I would still keep pushing for a letter from the school. I've dealt with loads of UCAS forms which have those sorts of attachments from the school but sometimes incorporating brief ed psych statements etc. But a letter from a parent? Not so much, and as I said, I don't think I would be able to take that as having the same authority as a school or ed. psych report or statement.
And, depending very much on institution and course, if a department has seen a candidate (interview, Open Day, workshop etc) then they may still keep the offer open even if your DS doesn't quite make the grades, if they think that he will thrive and is a good fit. My current place has very intensive 2 day admissions visits, and we get a pretty good look at candidates from a number of different points of view.
Also, the current policies on universities may work in your DS' favour. It will be a bun rush next year: universities can recruit over quota any student with ABB or better. So if he makes ABB he will find universities may be interested in him.
Of course, we still have to think about how we teach them, or even how we fit them all in ...
I'm not supposed to say what I think about current HE
dog's breakfast policy, as a national, long-term sustainable way to run the university sector. But in your DS's case, it may be advantageous for him.
Good luck to him, and I hope the input he's getting now helps him to develop strategies to deal with the LD -- because eventually, he's going to have to fid ways to deal with it. BUt I was at a do at the VC's the other day & chatting to one of the DIsabilities Officers over the orange juice and weird hors d'ouevres, as one does, and she was saying that students with LDs who really took responsibility for developing strategies to "overcome" them often did really well at university -- often better than their non-LD peers.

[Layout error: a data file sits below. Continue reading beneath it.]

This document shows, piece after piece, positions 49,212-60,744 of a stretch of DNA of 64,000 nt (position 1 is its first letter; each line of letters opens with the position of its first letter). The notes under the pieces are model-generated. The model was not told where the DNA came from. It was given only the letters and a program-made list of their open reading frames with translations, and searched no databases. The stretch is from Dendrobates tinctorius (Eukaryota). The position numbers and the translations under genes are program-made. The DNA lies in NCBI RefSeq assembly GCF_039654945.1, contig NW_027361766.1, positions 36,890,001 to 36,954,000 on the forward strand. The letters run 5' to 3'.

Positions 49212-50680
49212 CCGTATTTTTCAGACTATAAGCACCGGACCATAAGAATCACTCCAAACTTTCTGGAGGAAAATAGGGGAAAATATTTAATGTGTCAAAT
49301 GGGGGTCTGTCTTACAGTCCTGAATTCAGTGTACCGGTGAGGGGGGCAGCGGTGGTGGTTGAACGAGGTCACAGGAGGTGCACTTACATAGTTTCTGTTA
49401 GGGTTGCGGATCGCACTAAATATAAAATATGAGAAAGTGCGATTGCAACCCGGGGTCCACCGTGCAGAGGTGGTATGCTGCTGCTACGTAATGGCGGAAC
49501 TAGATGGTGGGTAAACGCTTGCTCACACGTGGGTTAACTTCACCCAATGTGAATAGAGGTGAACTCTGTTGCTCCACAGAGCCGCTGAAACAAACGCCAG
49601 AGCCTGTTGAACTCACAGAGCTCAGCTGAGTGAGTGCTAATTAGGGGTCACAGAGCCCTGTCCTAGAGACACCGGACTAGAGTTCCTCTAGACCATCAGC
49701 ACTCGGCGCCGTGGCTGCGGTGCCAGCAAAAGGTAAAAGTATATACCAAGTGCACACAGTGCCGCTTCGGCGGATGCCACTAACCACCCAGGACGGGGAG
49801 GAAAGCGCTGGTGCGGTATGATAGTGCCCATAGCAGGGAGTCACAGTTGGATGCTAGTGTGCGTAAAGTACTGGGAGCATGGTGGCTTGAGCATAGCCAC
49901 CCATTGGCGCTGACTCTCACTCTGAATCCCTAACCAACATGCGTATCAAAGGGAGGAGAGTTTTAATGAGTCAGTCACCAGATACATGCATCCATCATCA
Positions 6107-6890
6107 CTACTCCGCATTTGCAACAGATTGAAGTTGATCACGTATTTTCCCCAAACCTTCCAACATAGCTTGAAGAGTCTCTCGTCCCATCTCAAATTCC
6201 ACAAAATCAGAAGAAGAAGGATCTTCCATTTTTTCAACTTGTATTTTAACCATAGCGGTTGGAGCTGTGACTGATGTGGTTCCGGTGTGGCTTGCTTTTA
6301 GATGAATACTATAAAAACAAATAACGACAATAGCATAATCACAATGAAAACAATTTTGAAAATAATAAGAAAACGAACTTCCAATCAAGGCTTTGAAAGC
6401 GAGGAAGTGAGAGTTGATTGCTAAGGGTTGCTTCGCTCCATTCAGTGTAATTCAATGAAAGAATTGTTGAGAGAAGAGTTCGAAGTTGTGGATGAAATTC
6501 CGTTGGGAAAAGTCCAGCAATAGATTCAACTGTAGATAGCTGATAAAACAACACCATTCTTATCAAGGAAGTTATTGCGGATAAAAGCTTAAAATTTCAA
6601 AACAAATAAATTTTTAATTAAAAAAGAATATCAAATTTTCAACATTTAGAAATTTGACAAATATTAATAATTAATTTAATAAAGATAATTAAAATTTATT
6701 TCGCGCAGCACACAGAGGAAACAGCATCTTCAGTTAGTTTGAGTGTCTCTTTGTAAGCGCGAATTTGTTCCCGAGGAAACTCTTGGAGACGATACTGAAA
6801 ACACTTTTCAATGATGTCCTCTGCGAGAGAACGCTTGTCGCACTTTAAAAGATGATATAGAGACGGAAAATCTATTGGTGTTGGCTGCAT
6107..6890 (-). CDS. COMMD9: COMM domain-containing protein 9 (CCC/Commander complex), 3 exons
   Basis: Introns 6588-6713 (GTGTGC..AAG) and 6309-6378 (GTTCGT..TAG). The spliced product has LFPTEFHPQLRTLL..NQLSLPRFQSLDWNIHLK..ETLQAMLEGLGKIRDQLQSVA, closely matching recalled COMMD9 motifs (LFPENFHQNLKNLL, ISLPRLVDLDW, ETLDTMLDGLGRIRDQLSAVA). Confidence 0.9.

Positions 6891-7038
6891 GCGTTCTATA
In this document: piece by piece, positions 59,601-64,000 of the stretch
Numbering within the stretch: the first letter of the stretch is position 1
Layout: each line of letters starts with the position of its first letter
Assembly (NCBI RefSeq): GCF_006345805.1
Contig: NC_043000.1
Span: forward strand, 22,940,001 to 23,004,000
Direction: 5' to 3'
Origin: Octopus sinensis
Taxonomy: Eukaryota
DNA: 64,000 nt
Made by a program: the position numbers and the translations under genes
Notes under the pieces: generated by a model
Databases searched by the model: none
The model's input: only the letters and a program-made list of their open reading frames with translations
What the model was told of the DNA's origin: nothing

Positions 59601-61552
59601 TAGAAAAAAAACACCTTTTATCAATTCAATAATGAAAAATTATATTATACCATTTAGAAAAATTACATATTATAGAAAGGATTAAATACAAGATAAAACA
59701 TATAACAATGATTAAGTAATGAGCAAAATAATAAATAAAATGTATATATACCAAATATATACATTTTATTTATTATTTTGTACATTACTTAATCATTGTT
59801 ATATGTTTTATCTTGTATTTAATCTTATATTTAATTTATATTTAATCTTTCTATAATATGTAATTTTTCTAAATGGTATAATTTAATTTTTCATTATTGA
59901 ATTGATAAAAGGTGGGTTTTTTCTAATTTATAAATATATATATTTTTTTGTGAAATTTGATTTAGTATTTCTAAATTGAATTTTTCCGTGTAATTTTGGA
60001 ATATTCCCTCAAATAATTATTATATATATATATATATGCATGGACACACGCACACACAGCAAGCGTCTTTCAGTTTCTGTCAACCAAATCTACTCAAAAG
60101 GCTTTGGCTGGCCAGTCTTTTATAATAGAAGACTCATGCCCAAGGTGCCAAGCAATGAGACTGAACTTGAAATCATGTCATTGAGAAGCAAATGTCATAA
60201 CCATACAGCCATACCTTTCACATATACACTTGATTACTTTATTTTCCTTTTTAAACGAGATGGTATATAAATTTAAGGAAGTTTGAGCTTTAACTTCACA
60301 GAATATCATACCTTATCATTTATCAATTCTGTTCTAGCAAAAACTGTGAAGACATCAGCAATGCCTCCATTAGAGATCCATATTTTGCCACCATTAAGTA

Right. Thanks for all your help. I have made a decision, thoughts please:
1. Get a grip. DS is predicted AAA, even if I am not sure he will make it.
2. There are plenty of good candidates out there, with and without LD, who don't get the offer of their dreams. We will flag up what we can on the UCAS form and then take a que sera, sera attitude
3. If DS gets offers then at a point after pushing the button to create CI/CF but before results /clearing, we shall contact Admissions at those two Universities to make them aware of Exceptional Circumstances i.e. get our excuses in early.